1. class factotum

              Yes! I recently accepted a promotion at work. I was initially told (I wrote about this in an open thread months ago) that the job would pay $X, but when they made the formal offer, it was $X-10k.

              $X-10K was still more than I was making at Oldposition, but not enough to keep me. I have been looking since day one at Newposition. If I were being paid $X, I might not be looking.

            2. Jamie

              This makes sense, but I do think the numbers one has going in always have an implied asterisk – because the candidate doesn’t have all the data to put a number on that job.

              Iow, I have a minimum number that I need to meet based on my financial obligations. This is my personal bottom line. If I’m happy in my current job their minimum needs to be this personal number + whatever percentage at which I’d consider leaving (the happier I am the higher that percentage. Unhappy and it may be 0%)

              But that doesn’t mean it would be the same minimum for every job. Maybe for job A I’d enter talks for my minimum + 10% because it seems like a great opportunity and I’m really excited about the work. Or it’s closer to home, has flex time, vacation, whatever is important to hypothetical me.

              For a job that sounds like more stress or may not be as interesting as the one I have now maybe I need my minimum + 50% – because I’d just as soon not leave but my personal comfort and happiness is totally for sale (to a point) and if I fear a decrease in professional satisfaction it needs to me more than made up for increased financial satisfaction.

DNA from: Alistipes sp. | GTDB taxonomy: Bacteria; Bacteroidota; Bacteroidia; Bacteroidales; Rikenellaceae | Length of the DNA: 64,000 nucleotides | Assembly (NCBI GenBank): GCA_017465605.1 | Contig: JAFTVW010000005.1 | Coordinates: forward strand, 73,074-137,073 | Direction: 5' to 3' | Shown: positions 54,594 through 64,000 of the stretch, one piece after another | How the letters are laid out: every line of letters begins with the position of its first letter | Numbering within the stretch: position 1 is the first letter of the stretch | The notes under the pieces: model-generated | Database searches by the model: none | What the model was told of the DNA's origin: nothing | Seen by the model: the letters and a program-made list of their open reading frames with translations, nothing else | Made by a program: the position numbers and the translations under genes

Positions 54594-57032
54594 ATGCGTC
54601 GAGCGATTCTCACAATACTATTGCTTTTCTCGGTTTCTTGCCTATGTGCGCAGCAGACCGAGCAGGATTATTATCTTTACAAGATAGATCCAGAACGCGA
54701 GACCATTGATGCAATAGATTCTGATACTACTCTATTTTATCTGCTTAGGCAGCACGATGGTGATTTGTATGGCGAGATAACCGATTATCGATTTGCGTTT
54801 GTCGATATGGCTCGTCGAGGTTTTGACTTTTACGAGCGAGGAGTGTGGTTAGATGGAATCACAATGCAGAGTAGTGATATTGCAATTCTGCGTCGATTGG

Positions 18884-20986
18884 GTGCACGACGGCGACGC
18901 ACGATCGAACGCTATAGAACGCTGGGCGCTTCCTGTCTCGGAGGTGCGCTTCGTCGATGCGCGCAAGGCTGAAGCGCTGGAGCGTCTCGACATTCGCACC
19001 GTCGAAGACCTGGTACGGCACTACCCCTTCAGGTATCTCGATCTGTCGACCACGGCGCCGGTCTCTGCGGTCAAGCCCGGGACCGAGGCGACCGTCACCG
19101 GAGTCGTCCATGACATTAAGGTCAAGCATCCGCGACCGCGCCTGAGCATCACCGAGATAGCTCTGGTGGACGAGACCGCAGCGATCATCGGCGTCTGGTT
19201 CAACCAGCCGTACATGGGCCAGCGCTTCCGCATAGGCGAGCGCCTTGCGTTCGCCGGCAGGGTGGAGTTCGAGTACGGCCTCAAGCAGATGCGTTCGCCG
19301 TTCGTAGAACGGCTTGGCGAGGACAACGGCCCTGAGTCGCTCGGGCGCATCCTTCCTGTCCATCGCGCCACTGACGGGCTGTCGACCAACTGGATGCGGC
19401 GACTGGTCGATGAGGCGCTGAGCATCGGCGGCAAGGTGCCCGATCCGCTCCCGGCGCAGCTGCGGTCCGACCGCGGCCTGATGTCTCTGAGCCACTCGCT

I don’t agree there is an amount that really factors into staying longer, because they can always increase compensation once you’re on board. Because for any job I would always focus on what they need to get me in the door, because I’m reserving judgement on them until I have worked there long enough to get the lay of the land.

              If you hire me you need to hit my number – if you want me to stay and not look elsewhere you can hit that number with raises.

            3. NylaW

              This is a great way of looking at it. Employers always hear the lower number, so it is unfortunately on the candidate to ask for something you would take and can live with, even if it’s not what you ultimately want.

            4. Koko